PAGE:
Edge of Outside (TV Show)


Finding John Christmas (TV Show)


Plates (TV Show)


Pretty Boy Floyd (Movie)

Shorty Walters (Actor)

Pronto (TV Show)


Ransom For a Dead Man (TV Show)


Scared Straight! (TV Show)


The Book of Joe (Movie)


The DuPont Show of the Week (TV Show)


The Sunshine Boys (TV Show)


The Twilight Zone (TV Show)


When Angels Come to Town (TV Show)


Wilder Days (TV Show)



Permanently enshrined in the hearts of television viewers and mystery fans for his Emmy and Golden Globe-winning portrayal of the savvy Lt. Columbo, actor-director-producer Peter Falk was a much-admired star of television, film and stage for over half a century. Falk brought streetwise energy to his comic roles, which included his Oscar-nominated turn in "Pocketful of Miracles" (1961) and the enduring cult favorite "The In-Laws" (1979), but could also be searingly intense in dramas, as he proved in a string of films for his close friend, independent filmmaker John Cassavetes, including "Husbands" (1970) and "A Woman Under the Influence" (1974). After reviving "Columbo" for a string of successful television movies in the late 1980s, he remained a fixture in television movies and feature films, which frequently tapped his boundless charm to play wise grandparents and even the occasional angel. His later struggles with Alzheimer's disease and the family turmoil that surrounded his conservatorship could not diminish the image of Falk as the perennially trenchcoat-clad curmudgeon, always ready with an endearing quip, who became one of the most beloved television characters of all time.

Born Peter Michael Falk on Sept. 16, 1927 in New York City, he was raised in Ossining, NY. At age three, he earned his trademark squint after his right eye was removed due to a malignant tumor and replaced by a glass prosthetic. Falk received his first taste of the limelight at age 12 in a production of "The Pirates of Penzance" at a summer camp in upstate New York, but did not pursue acting until after college. A popular student and star athlete at Ossining High School, he served in the Merchant Marine before returning to New York and earning a degree in political science from the New School for Social Research in 1951. A Masters degree in Public Administration from Syracuse University followed in 1953, as did an unsuccessful bid to join the Central Intelligence Agency. Eventually, he settled into a job as a management analyst for the Connecticut State Budget Bureau. While serving the public sector, Falk was also treading the boards with the Mark Twain Maskers in Hartford and honing his craft with the White Barn Theatre in Westport. At age 29, he decided to pursue acting full time, moving to Greenwich Village. His debut as a professional actor came in 1956 with an off-Broadway production of "Don Juan;" his Broadway debut came soon after in "Saint Joan." The following year, he was part of the successful revival of "The Iceman Cometh" with Jason Robards, and remained active on the New York stage for the better part of the next three years.

Falk's agent at the time advised him about considering film and television, citing his glass eye as a detraction for casting agents, but by 1960, Falk had relocated to Los Angeles and delved wholeheartedly into the mediums. The results were exceptionally positive; he was landing regular work in low-budget features and episodic television almost immediately, picking up an Oscar nomination as real-life killer and mob informant Abe "Kid Twist" Reyes for "Murder, Inc." (1960) and an Emmy nomination as a drug addict on "The Law and Mr. Jones" (ABC, 1960-62). He repeated this astonishing feat a year later with an Oscar nod for the Frank Capra comedy "A Pocketful of Miracles" (1961), starring as the jittery right hand man to gangster Glenn Ford, and an Emmy win for "The Price of Tomatoes," which aired on "The Dick Powell Show" that same year. Falk became a fixture on television and in features for much of the early 1960s, and covered the gamut from drama, like "The Balcony" (1963), to comedies like "It's a Mad Mad Mad Mad World" (1963) and "The Great Race" (1965), to even musicals, such as the Rat Pack feature "Robin and the Seven Hoods" (1964). He fielded several offers for his own television series during this period, before settling on a short-lived comedy-drama called "The Trials of O'Brien" (CBS, 1965-66), about an attorney with money problems.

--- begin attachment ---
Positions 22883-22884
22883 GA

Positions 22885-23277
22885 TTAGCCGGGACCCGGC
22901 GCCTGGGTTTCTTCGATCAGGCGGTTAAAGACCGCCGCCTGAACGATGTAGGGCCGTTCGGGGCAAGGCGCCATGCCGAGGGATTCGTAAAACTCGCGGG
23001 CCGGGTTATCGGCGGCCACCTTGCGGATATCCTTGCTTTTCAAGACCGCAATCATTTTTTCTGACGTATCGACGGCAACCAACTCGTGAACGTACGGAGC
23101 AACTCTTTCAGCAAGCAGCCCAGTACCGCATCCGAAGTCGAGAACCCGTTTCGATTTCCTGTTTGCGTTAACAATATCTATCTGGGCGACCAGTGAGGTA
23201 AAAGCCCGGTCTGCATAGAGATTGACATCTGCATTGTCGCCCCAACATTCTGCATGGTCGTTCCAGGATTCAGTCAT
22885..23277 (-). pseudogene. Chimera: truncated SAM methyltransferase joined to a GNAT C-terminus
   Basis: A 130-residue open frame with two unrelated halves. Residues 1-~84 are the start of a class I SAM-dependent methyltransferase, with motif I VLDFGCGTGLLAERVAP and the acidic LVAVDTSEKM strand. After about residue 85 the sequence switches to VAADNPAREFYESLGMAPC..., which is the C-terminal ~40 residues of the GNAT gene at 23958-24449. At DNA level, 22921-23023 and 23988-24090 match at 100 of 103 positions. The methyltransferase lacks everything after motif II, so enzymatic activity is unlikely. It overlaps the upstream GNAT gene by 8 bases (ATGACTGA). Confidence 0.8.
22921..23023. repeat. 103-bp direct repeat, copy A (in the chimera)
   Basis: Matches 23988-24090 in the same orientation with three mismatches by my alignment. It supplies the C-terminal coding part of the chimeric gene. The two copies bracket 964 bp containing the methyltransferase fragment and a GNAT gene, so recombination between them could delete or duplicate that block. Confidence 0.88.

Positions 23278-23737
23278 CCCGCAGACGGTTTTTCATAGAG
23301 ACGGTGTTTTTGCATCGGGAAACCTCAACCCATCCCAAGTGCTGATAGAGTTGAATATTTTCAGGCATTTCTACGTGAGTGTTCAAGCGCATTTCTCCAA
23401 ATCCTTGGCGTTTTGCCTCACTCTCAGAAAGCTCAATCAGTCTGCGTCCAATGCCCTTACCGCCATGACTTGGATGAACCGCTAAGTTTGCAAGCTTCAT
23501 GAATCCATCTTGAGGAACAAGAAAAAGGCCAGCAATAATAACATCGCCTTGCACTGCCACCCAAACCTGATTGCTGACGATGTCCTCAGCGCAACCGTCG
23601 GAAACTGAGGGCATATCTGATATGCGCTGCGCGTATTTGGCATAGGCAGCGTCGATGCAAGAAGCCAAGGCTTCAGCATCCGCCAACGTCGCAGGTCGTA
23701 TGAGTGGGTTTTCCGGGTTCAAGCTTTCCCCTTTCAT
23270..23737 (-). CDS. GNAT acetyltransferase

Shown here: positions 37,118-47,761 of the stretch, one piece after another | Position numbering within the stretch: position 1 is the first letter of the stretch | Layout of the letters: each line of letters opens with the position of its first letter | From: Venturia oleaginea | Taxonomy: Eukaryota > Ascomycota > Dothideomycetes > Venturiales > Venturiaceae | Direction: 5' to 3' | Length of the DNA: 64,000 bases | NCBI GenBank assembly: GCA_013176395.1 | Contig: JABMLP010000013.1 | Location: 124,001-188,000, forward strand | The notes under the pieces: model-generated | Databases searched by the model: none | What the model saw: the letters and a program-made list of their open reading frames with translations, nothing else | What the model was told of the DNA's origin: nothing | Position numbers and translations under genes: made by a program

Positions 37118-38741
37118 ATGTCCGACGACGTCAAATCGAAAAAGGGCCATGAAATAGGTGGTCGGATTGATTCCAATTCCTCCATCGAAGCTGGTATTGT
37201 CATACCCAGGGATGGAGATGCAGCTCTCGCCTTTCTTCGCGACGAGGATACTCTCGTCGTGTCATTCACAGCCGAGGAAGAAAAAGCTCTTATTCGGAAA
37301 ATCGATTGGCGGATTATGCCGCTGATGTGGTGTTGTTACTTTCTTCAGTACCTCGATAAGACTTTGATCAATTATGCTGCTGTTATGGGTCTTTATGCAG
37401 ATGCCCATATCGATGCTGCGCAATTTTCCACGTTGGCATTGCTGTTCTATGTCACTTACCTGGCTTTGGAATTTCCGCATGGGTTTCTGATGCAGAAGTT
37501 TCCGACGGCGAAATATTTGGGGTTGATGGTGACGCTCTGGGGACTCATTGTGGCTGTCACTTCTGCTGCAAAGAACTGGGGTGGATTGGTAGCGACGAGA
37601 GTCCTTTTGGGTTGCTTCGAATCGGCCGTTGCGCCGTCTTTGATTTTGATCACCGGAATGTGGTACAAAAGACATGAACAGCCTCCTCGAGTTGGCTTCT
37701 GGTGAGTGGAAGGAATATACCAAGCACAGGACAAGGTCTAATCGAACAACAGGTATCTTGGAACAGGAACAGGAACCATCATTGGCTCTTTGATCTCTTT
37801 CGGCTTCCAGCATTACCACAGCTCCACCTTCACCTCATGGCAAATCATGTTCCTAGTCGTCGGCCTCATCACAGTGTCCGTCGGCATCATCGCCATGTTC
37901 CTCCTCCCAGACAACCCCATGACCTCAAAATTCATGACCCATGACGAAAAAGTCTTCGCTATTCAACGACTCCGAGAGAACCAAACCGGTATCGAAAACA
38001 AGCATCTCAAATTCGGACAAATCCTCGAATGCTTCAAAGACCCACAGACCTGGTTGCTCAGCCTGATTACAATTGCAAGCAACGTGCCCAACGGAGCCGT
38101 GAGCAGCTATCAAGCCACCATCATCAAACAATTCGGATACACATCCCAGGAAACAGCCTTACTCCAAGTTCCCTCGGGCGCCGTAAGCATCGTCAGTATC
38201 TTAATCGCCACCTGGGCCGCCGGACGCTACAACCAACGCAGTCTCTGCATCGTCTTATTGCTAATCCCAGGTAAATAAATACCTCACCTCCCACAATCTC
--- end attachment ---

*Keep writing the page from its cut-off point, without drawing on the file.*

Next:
Film work continued to come Falk's way, most notably "Machine Gun McCain" (1968), a violent, Italian-made crime drama co-starring John Cassavetes and his wife Gena Rowlands, and the WWII actioner "Anzio" (1968) with Robert Mitchum. That same year, Falk was tapped to play a shabby but keen-witted police detective named Columbo (no first name was ever given) in "Prescription" Murder" (1968), a TV movie based on a popular stage play. Lee J. Cobb and Bing Crosby had both been offered the project and rejected the role. Writers Richard Levinson and William Link both considered Falk too young for the part, but the actor's portrayal - a subtle mix of distraction and disorganization ("Just one more thing ") that hid a razor-sharp intellect with a gift for noticing even the smallest of details - resulted in a ratings smash. A second "Columbo" mystery, "Ransom for a Dead Man," was ordered in 1971, and a series, titled "Columbo," became one of three rotating shows that aired on "The NBC Sunday Mystery Movie" from 1971-77. The series' trademarks - Falk's wry performance, combined with sharp writing and an exceptional guest cast that included some of the best and most respected performers in Hollywood - made the show a perennial favorite during its network run, netting Falk four Emmys and a Golden Globe. It also made him an exceptionally wealthy man. His salary at the end of its network run was reportedly a quarter of a million dollars per episode, but he wisely refused to shoot more than a few episodes per season in order to keep active in other projects.